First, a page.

This article is for undiagnosed people that go to online MS forums, list their symptoms, and ask if they have MS. It’s also for those who track their symptoms, google them, and convince themselves they have MS. Folks, it’s just not that simple. Here’s why.
How neurologists test for MS
Neurologists make the diagnosis partly based on a physical exam that checks all your cranial nerves, reflexes, coordination, balance, and vision. Some of the tests involve a tuning fork to check sensation; standing with our eyes closed to see if we sway, fall down, maintain our upright stance, or surprise them with something completely different. Our knees and elbows get hammered for reflex briskness or an absence of rebound. And there are many more weird little procedures that can expose a unilateral abnormality (just on one side), as well as limited vision, hearing, and touch. As thorough as it is, it’s just a snapshot in time.
MS symptoms are similar to other conditions
But MS poses some small problems. First, it tends to show itself in bits and pieces over time. Second, the symptoms—of which there are many—can indicate a bushel of other medical conditions. For example, one foot might have developed numbness. Maybe it started in one toe and then spread to the entire foot. It could be an early sign of MS. But it can also signal diabetes, or anything associated with damage to peripheral nerves (those located in the extremities and anything outside the central nervous system). That kind of cause is more common than conditions like MS that affect only the central nervous system (brain and spinal cord).
The need for blood work
This is why MS diagnostic tests start with blood work. The most common causes for neurological symptoms put markers in the blood, helping to rule out MS. Lyme, diabetes, thyroid disease, and vitamin deficiencies are major offenders that leave behind a smoking gun in the blood. (As of 2018, there is no blood test available for MS, although one has been developed and might soon become part of diagnostic testing.)
If blood work tests negative, the diagnostician turns to brain and spine MRIs. Lesions consistent with MS will appear in certain areas of the brain and cervical spine, and with a certain appearance and shape that only the trained eye can determine is being caused by MS and not a migraine, aging, or cancer. Radiologists and neurologists are not all equally gifted in this area, however. Doubt can linger, delaying a diagnosis and treatment. A misdiagnosis can delay proper treatment.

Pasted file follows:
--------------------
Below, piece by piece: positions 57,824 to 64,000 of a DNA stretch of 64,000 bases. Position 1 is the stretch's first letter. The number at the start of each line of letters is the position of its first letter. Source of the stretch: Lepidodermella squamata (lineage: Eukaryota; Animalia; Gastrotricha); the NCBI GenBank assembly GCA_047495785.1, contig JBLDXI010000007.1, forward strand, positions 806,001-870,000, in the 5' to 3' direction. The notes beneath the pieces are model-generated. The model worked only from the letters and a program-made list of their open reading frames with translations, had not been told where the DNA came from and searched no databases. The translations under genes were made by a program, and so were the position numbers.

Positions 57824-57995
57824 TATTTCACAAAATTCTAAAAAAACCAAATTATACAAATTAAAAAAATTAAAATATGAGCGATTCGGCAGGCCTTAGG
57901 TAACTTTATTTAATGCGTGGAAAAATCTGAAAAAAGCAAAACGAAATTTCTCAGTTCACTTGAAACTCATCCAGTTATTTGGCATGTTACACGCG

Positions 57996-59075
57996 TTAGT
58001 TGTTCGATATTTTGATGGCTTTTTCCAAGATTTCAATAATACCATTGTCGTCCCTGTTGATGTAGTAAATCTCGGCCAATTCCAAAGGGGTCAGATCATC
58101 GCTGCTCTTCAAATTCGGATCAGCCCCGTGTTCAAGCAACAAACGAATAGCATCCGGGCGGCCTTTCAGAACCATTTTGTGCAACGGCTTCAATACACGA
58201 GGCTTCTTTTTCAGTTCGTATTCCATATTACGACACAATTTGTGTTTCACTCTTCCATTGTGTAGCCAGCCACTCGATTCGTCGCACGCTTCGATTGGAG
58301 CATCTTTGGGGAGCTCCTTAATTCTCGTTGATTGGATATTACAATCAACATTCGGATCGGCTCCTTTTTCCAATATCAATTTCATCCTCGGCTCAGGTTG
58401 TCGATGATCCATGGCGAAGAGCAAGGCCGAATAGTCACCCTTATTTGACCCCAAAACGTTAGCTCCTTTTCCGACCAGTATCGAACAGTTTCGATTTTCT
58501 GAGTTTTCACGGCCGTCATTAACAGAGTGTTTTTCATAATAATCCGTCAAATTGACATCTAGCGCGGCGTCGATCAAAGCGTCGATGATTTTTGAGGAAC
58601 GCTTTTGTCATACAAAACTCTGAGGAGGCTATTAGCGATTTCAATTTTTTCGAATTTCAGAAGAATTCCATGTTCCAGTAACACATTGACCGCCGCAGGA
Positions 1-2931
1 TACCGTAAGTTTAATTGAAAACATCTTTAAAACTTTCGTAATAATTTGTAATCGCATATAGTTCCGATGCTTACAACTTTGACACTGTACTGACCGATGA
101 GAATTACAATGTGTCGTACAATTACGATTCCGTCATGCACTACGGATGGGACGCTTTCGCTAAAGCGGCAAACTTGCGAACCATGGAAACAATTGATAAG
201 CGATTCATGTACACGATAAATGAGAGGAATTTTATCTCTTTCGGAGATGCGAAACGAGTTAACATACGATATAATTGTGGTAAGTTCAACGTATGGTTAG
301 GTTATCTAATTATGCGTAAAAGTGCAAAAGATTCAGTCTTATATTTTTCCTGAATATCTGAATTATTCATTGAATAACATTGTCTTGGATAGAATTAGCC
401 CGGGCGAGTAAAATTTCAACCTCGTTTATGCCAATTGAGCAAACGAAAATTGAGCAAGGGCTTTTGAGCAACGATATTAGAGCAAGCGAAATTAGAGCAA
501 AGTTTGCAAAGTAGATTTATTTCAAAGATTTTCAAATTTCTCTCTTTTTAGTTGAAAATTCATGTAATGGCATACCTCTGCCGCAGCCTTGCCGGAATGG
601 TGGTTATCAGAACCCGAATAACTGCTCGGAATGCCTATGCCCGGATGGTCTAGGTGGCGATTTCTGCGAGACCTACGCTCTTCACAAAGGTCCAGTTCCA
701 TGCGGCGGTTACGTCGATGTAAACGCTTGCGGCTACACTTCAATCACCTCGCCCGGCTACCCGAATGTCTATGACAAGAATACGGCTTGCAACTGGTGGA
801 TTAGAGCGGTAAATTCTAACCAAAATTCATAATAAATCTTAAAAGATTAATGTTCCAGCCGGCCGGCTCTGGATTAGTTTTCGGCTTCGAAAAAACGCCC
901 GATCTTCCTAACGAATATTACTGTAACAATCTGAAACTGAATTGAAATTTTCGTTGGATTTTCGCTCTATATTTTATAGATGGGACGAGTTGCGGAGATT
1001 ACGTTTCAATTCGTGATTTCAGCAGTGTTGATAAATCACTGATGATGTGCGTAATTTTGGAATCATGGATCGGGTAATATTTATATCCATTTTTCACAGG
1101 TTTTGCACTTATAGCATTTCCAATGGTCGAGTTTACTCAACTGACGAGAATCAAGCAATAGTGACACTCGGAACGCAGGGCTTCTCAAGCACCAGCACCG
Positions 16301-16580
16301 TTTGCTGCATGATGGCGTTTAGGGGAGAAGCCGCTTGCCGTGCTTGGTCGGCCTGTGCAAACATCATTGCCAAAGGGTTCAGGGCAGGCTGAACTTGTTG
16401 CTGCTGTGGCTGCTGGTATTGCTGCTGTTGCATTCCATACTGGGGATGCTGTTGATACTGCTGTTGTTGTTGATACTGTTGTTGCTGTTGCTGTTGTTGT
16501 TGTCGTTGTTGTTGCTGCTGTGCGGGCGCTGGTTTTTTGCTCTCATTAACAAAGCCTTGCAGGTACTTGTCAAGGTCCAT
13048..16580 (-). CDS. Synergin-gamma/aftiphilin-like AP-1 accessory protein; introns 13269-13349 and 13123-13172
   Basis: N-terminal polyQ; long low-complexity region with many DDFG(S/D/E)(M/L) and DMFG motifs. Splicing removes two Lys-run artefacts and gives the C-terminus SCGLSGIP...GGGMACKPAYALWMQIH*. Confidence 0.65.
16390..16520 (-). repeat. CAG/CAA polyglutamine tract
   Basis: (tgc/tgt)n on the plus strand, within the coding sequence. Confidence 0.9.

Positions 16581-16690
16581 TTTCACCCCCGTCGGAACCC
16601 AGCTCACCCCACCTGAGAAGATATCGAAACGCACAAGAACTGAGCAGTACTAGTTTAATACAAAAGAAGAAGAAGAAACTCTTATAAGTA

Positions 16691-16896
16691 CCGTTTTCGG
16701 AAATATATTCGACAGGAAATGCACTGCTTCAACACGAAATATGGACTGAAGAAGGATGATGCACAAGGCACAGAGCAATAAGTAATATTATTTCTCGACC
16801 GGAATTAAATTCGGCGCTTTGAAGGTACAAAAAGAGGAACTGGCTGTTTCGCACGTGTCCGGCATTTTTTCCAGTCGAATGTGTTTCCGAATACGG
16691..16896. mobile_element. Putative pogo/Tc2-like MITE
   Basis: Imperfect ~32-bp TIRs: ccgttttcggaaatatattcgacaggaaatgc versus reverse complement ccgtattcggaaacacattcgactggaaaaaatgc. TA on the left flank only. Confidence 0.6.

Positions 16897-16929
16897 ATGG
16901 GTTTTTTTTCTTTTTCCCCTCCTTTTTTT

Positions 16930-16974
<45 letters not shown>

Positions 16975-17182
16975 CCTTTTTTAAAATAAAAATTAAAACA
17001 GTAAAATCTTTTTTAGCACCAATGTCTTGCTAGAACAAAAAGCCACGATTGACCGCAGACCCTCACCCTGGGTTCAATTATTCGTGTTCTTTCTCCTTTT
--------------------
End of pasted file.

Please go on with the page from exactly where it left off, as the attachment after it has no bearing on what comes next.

Other diagnostic tests
Evoked potentials testing involves sticking electrodes to your scalp. For vision, you stare at a checkerboard while a machine measures how long it takes electrical signals to travel from your eyes to your brain. For hearing, tones are sounded while the machine measures the speed at which signals travel from ear to brain. It’s just one more piece to add to the puzzle.
A lumbar puncture, or spinal tap, checks the cerebrospinal fluid for signs of inflammation within the closed system of the brain/spinal cord. If such inflammation exists, bands will appear that will be absent in the blood.
Still not easy
Now you’ve completed all diagnostic testing for MS. After all that grief, the diagnosis should float to the surface as easily as in a Magic 8-Ball, right? Not necessarily.
If you have MS and it’s early in the disease course, you might not have tested positive in all the MS tests. In fact, you might not have tested positive in any of the tests. Let’s say the blood tested negative for all differential diagnoses. But you also had negative lumbar puncture; one iffy spot in the brain MRI and none in the spine; iffy evoked potentials; and mostly normal physical exam with some iffy things such as numbness and one brisk reflex. Result? No diagnosis at this time. Not for MS and not for anything else.
Watching and waiting
Now, you wait. You keep track of your symptoms. Whenever there is a change, you see your doctor.
This is the course many people with MS follow on their way to a diagnosis. Some people never get diagnosed. Others eventually get misdiagnosed or properly diagnosed with another disease. In any case, diagnosing MS is not a piece of cake and likely won’t be for some time to come.